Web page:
Street intersections are defined entities—delineated by curbs, stop signs, and traffic lights. Ideally, these intersections are polite: green you go, red you stop, giving courtesy to drivers from the other direction.
Other intersections are more nebulous—like the area between two overlapping circles in a Venn Diagram. Here is where these two concepts are similar, here is where they are different. Here the borders are less defined, possibly less polite.
I see the intersection between yoga and Christianity as a Venn Diagram rather than a polite street corner (okay, so in Pittsburgh the word “polite” is generous when driving).
In my research there are at least two major intersections between yoga and Christianity: one in India, one in North America (by this geographical definition, there are more as well—in the 1980s, Indra Devi brought yoga to Argentina).
In India, the intersection between yoga and Christianity began when Britain colonized India and people with a Christian worldview encountered India. I don’t know much about this intersection, and someday I would like to study it more.
In North America, where my research is focused, the intersection began first with Thoreau (it’s possible he practiced it at Walden Pond), and second with Swami Vivekananda in 1893 at the Chicago Parliament of World Religions. Although yoga was introduced at a World Religions conference, there is considerable debate about whether yoga is a religion or a spiritual practice. (On this website, it is considered a spiritual practice.)
Over the next century, yoga grew in popularity and morphed into Western exercise culture. Indra Devi again was influential here, marketing yoga to Hollywood stars and making it accessible to the masses.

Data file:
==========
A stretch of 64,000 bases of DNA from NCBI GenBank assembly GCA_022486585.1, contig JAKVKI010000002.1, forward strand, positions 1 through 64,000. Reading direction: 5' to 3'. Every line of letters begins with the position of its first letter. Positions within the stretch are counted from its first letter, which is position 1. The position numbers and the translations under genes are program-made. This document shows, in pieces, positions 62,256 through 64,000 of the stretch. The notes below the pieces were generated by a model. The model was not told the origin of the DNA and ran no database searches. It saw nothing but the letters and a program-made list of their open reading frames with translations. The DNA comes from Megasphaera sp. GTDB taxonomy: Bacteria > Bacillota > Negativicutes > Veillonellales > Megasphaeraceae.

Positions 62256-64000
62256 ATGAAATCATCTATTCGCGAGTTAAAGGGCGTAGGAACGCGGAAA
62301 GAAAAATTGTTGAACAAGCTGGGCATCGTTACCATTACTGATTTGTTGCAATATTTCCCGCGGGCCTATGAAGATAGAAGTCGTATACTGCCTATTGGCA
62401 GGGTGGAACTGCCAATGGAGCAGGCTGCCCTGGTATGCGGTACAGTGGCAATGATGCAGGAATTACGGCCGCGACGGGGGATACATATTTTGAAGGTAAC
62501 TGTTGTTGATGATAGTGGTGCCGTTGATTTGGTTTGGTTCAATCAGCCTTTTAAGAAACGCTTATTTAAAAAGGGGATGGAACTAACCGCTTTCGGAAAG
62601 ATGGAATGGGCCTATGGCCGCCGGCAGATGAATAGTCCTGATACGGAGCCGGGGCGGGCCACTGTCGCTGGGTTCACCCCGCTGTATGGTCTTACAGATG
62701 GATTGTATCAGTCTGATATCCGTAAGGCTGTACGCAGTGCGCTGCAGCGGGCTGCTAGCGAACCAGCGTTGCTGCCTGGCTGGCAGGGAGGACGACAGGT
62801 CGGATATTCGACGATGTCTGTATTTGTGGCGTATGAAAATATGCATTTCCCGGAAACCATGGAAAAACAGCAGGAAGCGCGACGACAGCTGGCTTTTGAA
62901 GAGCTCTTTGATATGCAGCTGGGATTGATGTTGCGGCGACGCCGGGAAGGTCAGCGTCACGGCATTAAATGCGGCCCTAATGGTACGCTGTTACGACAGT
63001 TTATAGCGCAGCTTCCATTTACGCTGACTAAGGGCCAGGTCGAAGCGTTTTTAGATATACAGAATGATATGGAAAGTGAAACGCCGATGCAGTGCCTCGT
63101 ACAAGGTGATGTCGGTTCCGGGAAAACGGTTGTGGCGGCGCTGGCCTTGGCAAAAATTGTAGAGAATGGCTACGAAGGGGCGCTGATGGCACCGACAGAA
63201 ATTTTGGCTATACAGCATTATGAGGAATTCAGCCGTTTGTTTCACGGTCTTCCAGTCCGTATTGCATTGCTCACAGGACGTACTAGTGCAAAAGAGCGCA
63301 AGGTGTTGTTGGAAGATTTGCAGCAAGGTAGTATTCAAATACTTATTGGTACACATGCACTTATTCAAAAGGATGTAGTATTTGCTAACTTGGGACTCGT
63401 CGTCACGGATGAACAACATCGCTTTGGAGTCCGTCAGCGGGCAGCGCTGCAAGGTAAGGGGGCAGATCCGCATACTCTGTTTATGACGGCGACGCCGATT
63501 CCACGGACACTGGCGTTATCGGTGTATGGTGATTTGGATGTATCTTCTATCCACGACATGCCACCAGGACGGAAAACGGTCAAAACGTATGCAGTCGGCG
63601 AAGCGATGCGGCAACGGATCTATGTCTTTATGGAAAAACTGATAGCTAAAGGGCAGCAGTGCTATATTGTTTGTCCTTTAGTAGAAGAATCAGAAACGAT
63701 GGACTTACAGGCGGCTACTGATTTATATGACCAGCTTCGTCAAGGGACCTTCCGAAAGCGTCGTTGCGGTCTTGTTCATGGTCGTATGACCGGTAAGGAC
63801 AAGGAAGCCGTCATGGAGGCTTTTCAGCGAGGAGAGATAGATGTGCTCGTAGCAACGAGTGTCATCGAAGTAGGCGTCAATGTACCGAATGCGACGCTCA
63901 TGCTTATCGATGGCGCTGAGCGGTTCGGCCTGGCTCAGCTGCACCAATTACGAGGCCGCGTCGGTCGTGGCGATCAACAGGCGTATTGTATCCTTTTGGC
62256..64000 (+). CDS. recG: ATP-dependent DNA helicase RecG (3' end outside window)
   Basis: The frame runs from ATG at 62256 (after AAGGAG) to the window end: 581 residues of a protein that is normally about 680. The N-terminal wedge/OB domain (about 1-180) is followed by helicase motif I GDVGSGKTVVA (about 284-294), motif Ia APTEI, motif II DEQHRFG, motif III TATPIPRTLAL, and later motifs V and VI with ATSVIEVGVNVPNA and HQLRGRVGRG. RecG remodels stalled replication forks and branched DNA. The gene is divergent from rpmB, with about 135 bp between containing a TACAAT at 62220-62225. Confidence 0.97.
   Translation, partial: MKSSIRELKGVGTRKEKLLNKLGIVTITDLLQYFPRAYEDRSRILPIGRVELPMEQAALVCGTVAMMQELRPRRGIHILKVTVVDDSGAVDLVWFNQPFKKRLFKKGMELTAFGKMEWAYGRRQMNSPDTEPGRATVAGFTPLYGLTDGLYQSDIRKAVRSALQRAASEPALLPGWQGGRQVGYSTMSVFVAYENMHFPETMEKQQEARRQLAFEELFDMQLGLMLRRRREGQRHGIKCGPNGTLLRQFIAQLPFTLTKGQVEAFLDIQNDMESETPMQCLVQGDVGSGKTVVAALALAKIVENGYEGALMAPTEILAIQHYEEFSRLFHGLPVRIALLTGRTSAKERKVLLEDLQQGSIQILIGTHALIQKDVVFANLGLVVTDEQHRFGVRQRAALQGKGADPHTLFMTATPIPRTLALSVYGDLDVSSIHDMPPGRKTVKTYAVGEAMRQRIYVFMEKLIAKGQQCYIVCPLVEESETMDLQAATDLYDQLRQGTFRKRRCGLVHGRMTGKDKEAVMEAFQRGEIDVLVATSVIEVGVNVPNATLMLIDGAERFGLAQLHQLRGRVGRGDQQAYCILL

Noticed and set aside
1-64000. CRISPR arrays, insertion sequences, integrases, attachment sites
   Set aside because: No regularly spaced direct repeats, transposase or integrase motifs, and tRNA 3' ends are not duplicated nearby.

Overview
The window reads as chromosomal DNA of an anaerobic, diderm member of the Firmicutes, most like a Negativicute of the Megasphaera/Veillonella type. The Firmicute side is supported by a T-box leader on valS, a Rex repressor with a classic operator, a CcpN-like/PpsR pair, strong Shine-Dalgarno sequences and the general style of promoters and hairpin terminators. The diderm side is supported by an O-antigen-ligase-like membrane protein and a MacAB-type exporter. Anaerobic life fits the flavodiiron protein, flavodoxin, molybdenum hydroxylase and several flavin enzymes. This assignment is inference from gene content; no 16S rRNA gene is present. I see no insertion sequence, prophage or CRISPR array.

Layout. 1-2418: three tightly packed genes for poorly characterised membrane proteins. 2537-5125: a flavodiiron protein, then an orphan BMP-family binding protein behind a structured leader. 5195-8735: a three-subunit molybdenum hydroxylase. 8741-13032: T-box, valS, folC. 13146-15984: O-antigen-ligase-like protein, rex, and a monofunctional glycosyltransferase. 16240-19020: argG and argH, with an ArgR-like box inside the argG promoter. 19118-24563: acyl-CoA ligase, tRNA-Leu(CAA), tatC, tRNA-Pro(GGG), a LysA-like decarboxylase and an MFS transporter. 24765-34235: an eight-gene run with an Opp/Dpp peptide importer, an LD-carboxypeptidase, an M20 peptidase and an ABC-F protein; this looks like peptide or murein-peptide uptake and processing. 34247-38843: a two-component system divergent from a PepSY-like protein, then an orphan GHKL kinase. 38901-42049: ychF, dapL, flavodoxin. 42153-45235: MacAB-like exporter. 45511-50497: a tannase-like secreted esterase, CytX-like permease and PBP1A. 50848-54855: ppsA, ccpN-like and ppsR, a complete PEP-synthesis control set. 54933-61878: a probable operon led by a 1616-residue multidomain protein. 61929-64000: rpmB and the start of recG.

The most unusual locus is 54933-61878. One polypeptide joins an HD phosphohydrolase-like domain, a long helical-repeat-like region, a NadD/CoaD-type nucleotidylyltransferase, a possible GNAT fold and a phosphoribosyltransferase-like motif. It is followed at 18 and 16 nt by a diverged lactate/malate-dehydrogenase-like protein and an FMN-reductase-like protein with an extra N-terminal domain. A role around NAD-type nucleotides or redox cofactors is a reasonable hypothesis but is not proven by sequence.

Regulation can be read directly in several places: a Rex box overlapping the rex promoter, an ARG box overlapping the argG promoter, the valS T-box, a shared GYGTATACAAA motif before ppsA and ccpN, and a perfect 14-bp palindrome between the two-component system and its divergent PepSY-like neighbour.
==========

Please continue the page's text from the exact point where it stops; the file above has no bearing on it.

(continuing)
It was only a matter of time until it hit the Christian subculture. In 1989, Episcopal priest, Rev. Nancy Roth published An Invitation to Christian Yoga, which invited Christians to pray the Lord’s prayer with the sun salutation.
1995, Father Thomas Ryan published a book called Prayer of Heart and Body: Meditation and Yoga as Christian Spiritual Practice, and Barbara Moeller published a VHS called Christian Yoga. Moeller also started a Christian yoga teacher-training program at Our Lady of Lourdes Wellness Center in New Jersey. In 2001, Fr. Ryan and Moeller began meeting with a network of yoga instructors who taught from a Christian perspective, and the result of their collaboration can be found on the website ChristiansPracticingYoga.
Fr. Ryan and Moeller were both influenced by yet another intersection of Christianity and yoga in Europe. In the 1960s, Fr. Jean-Marie Dechanet published Christian Yoga in French. After that he was prolific about the subject, although only three of his books have been translated into English; Christian Yoga was one of those books.
In the early 2000s, three evangelical yoga teacher-training studios were founded: Holy Yoga (2003), New Day Yoga (2003), and Yahweh Yoga (2005). In 2006, Susan Bordenkircher published Yoga for Christians: A Christ-Centered Approach to Physical and Spiritual Health through Yoga.
In the last decade, the phenomenon of Christians practicing Christ-centered yoga has grown by leaps and bounds. It’s always come under a lot of heat and debate (most recently from Pastor Mark Driscoll and Dr. Albert Mohler), but the amount of publications and new studios from the past decade tell me that this intersection is here to stay, folks!